chance to win in a single turn.
Two Player Risk
Preparation This version is played according to
the traditional rules of RISK.
Each player takes 40 armies and alternately places 1 army on
an unoccupied territory until each has occupied 14 territories.
The remaining armies are alternately distributed on the occupied
territories. The remaining14 territories will be occupied by a
force called the Allied Army. These armies are composed of playing
pieces different in color from those used by the two players.
Two Allied Armies will be placed on each unoccupied territory
for a total of 28 armies.
Accumulation of Armies
The Players: Each player accumulates armies in the traditional
The Allied Army: When a player begins his turn and determines
the number of armies he is entitled to, the Allied Army is entitled
to one half of that number. Fractions do not count, so, if a player
obtains a total of 9 armies, the Allied Army is entitled to 4.
Placing of Armies
The Players: Each player places his armies on the board according
to the traditional rules.
The Allied Army: After a player has accumulated his
armies, placed them on the board and completed his attacks
(but prior to his free move) the opposing player places
the number of Allied Armies (determined above) in Allied
The Players: Each player attacks according to the traditional
rules. He may attack the other player or the Allied Army.
When a player attacks the Allied Army, the other player rolls
the dice for the Army.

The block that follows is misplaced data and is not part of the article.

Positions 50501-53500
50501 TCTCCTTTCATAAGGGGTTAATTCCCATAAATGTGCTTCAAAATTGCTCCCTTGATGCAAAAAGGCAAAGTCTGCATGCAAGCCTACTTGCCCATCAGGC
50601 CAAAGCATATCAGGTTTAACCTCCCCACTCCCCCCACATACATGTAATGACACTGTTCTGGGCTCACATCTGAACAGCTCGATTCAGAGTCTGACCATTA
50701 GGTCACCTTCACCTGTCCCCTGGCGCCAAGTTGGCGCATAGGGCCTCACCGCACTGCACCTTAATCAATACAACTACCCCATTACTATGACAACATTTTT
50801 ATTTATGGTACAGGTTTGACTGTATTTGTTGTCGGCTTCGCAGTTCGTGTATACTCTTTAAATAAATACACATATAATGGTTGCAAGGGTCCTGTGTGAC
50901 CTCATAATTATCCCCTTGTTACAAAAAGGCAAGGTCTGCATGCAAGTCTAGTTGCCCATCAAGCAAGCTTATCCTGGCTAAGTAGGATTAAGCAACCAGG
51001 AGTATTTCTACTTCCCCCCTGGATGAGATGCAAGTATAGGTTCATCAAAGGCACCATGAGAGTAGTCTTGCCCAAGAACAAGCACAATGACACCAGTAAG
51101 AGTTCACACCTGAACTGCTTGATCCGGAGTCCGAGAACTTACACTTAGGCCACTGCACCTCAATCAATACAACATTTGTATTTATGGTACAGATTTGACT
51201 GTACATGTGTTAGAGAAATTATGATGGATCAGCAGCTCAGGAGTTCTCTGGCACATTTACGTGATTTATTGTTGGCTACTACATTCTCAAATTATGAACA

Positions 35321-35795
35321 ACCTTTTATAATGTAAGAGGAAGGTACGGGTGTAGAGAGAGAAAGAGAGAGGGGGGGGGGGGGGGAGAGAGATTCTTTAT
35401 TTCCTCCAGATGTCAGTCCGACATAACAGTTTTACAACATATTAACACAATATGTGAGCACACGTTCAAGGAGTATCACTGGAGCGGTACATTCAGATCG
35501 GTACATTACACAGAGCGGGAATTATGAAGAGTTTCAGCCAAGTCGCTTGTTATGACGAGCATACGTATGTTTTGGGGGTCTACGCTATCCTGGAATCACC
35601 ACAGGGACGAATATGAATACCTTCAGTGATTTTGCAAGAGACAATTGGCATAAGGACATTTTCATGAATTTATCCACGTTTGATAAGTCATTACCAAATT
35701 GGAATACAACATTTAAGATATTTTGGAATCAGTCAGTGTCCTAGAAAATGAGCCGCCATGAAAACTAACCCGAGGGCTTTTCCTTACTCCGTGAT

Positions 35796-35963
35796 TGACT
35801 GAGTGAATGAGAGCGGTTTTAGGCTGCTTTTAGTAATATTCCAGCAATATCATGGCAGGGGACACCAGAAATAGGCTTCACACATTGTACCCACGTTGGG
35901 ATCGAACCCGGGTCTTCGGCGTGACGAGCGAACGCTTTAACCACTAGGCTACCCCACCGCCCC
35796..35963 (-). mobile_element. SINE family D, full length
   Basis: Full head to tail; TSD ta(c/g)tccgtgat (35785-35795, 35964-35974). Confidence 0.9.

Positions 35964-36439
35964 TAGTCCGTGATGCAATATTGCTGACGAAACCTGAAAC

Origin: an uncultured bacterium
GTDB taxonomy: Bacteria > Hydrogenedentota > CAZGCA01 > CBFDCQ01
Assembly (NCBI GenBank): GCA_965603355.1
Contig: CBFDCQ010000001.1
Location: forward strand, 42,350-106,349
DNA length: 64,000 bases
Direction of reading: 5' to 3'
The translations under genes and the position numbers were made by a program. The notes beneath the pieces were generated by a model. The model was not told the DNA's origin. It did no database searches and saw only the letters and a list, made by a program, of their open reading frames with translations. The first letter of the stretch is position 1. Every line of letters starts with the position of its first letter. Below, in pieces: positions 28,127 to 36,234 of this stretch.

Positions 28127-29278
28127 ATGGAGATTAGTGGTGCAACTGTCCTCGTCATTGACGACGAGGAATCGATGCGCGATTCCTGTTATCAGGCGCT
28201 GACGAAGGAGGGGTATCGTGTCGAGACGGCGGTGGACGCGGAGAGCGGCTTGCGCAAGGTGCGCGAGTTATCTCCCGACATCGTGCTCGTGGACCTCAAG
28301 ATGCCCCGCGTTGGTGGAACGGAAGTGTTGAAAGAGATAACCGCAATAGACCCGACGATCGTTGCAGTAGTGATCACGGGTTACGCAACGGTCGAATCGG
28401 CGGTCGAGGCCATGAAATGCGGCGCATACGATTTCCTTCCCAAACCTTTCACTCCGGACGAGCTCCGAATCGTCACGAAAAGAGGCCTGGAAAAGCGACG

The Allied Army: Immediately after the Allied Armies
are placed, the player who placed them may act as the Allied Army
and attack the other player's armies. He need not use them at
this time, but may allow them to accumulate in a territory. However,
if they are not used, the other player may use them to his advantage
when he gets the use of the Allied forces. When a player
is commanding Allied forces he may not attack his own territories.
Allied forces do not pick up RISK cards and they accumulate armies
only in the manner described above.
The Free Move
The Players: After the second player has decided to stop attacking
with the Allied Army, the first player takes his free move.
The Allied Army is not entitled to a free move.
End of Game: The game ends when one player loses all
his territories.Once the Allied Army loses all its territories
it may no longer obtain additional armies and the game is played
according to the traditional rules.
Summary of Procedure
1. Players place their armies. The Allied Army is placed on
the remaining territories.
2. Player 1 obtains his armies, places them and attacks. Player
2, acting as the Allied Army, places the accumulated Allied forces
and may attack player 1 with Allied Armies only. Player 1
then has a free move.
3. Player 2 accumulates his armies, places them on the board
and attacks. Player 1 then accumulates the Allied Armies, places
them in Allied occupied territories and may attack territories
occupied by player2. Player 2 takes his free move.
The rules for this 2 player game were developed
by Michael I. Levinof Philadelphia, Pa. We will be glad to
answer inquiries concerning these rules. Address: Parker Brothers,
Salem, Massachusetts 01970
© 1997-2015 Rules Of RISK The Board Game